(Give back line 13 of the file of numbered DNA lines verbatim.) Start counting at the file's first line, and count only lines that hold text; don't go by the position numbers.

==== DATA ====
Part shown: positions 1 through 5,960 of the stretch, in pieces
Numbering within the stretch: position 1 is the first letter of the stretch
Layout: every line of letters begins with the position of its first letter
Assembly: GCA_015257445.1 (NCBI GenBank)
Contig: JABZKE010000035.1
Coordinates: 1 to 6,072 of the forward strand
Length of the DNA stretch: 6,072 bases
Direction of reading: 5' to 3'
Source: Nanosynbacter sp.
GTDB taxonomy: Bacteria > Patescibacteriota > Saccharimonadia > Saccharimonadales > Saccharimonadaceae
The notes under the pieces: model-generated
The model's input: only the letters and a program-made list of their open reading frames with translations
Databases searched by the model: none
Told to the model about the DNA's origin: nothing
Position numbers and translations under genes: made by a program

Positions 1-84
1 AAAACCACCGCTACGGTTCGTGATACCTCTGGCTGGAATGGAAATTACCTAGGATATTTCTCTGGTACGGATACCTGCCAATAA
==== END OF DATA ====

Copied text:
Databases searched by the model: none